For two albums, Boston's Hallelujah the Hills has been cranking out fuzzy but powerful rock tunes, ones full of tape hiss and static that aren't exactly lo-fi. Especially on their excellent last record, 2009's Colonial Drones, they used heavy layers of found sound and crackling guitars and vocals to convey the confusion and miscommunication that drove the record thematically. It wasn't fuzz for fuzz's sake, and no one would ever mistake HtH's brittle layers for a garage-band lack of ambition.
But quite a bit has changed on the great new record, No One Knows What Happens Next. For one, the band have their own label, Discrete Pageantry. But along with that, the sound has gotten quite a bit clearer, leaner. Opener "Get Me In A Room" rumbles to life on a clean run of drums and bass, before singer Ryan Walsh comes in with a clear baritone, confessing "It would be wrong for me to sing the blues." The ragged choir of voices we've come to expect from the band do come in on the towering chorus, and there's no lack of size here. But the size is different. You can hear all the parts. They all have a clarified strength to them. From the rolling shuffle of "Nightingale Lightning" to the moody space of "The Game Changes Me," No One Knows What Happens Next is an album that shimmers more than it grinds.
It's a curious shift because, as the title might imply, this is an album fascinated and focused on mortality. It's not dreading death or anything like that, but it is a set of songs always keeping their eye on where that sidewalk ends. "Dead People's Music" is all about romanticizing what's gone without recognizing it will happen to us to. Over a boozy, late-night sway, Walsh reminds us that "there's no use pretending this life is unending or cruel" even as he and his friends "play dead people's music and mistake the mere for more." On "People Breath Into Other People," the fascination is with life as something transactional, how we are capable of resuscutate one another, to bring us back from the brink if needed.
No One Knows What Happens Next is about acknowledging that brink. It's doesn't seek to demystify the strangeness of death, but rather to reconcile with that strangeness. Even as it tangles with the uncertain (yet totally certain) future, it also struggles with the past. Standout track "Hunger Ghost Extraordinaire" makes subtle but perfect use of singer Marissa Nadler's haunting backing vocals, and Walsh talks of a past where the narrator was "a gentleman crossed with a fiend." Despite his shortcomings, though, he's not all confession. "What they say about me is true," he admits, but then turns the table on his accusers, snarling "but what they say about you is too." On "Care to Collapse", the chorus is a travelogue of mistakes, vague admissions of "What I did in LA, what occurred in Boise" and so on.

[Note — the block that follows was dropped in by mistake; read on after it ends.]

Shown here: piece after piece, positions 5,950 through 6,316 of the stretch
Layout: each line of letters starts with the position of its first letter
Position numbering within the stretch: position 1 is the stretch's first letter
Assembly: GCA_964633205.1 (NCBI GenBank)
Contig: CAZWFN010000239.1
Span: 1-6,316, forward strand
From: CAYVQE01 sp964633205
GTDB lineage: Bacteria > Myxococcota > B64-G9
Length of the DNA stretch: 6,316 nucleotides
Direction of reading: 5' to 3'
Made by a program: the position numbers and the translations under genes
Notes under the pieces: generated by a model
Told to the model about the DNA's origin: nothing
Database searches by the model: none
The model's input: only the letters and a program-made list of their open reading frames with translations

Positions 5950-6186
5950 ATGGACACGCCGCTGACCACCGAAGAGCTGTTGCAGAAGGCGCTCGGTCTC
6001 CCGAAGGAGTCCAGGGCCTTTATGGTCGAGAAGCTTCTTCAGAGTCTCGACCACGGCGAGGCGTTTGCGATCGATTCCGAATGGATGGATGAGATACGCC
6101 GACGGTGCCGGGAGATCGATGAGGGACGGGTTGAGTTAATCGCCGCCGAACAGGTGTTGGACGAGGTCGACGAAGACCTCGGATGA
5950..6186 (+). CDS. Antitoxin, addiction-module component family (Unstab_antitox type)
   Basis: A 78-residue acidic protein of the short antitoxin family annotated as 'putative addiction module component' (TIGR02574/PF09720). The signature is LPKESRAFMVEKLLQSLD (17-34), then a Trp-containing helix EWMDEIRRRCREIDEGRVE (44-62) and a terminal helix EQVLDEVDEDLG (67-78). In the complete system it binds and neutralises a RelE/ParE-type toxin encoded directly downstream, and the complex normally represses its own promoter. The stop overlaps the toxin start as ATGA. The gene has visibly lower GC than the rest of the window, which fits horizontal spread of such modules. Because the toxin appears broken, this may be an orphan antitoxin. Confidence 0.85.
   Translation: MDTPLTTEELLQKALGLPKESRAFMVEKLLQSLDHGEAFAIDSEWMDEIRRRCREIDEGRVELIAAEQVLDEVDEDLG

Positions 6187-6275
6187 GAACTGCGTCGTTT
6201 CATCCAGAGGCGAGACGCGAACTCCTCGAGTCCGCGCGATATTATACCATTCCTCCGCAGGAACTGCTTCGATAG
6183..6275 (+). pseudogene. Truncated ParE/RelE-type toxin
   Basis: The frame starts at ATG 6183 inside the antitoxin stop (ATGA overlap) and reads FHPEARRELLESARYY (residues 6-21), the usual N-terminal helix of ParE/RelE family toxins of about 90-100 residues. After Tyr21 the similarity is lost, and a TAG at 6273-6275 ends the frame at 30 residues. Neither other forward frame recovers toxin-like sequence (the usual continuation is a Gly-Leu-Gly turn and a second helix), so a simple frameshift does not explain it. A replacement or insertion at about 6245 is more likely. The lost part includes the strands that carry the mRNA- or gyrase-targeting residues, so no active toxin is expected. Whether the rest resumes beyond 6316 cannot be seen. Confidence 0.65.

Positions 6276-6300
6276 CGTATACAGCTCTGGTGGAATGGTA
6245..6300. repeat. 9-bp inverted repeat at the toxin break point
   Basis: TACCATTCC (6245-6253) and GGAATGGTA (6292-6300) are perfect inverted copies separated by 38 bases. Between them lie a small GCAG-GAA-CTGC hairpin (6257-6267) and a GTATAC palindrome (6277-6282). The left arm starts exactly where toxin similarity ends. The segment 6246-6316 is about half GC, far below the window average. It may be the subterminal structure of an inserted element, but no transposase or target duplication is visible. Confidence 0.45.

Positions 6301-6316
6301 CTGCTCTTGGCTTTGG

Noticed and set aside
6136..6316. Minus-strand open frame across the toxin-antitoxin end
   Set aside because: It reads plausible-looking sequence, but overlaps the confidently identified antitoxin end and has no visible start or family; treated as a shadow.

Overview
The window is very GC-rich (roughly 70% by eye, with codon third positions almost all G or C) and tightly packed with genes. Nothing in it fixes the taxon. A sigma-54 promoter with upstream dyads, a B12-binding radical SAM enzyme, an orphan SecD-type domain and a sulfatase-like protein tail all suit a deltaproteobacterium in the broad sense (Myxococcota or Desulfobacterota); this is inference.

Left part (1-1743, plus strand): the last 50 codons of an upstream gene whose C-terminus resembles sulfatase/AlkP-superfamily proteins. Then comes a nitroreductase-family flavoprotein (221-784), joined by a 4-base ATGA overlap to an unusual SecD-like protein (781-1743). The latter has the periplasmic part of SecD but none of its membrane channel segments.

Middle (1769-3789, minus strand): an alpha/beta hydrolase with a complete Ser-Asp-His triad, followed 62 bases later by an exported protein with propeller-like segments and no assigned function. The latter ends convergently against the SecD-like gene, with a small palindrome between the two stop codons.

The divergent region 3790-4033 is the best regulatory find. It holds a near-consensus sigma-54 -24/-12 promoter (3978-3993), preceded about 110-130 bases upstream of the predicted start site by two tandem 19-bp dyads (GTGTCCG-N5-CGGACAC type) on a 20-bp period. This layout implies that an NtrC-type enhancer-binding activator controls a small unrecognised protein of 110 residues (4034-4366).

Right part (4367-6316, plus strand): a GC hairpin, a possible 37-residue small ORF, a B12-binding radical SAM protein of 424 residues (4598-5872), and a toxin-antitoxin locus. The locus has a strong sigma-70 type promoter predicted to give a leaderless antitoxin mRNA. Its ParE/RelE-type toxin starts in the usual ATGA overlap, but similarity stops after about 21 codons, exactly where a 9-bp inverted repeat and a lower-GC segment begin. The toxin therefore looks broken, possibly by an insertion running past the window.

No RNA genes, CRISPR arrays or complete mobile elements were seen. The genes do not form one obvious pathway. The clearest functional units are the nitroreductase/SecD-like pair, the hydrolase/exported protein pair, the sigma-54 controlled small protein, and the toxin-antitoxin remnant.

Now is limbo between what's coming and what happened, but if that feels stagnant and dark, No One Knows What Happens Next is neither of those things. It's a propulsive rock record throughout, right up to the speeding burst of closer "Call Off Your Horses." Hallelujah the Hills is a unique band in that they use studio noises and disparate sound alongside the warm hum of horns, all over a guitar-bass-drums set up, but more so than ever on this new record, none of it is superfluous, and not of it is padding. Instead, it all enhances the hooks and the melodies. Horns brighten up "Call Off Your Horses" or "People Breathe Into Other People" but they also enhance the harmonies rather than drowning them out. In other words, they are woven in rather than laid on top.
The clarity of this record is a daring move for a band that has existed so firmly in the gauze, but it pays off at nearly every turn. Those carefully places pieces all come shining through and, if this is an album about accepting what's coming, it does so with not justa clear eye but also a quick tongue. Walsh once again proves himself a versatile lyricist, mixing the plainspoken declarations above with strange yet inciteful images like, on "Care to Collapse," when he says "winter's like a boxing match televised but turned down low." More than on previous records, though, we also get to truly hear the voice that delivers those words, and Walsh's voice is strong yet smoky at the edges. His voice, the words, the players, the hooks -- it all gets buffed up to shine (without making them blinding) in this new approach and, as Hallelujah the Hills steps out on their own turf with a new record label and a refined sound, they've also gone ahead and made their best record. So whatever does come next, they at least have this to show for what's already happened.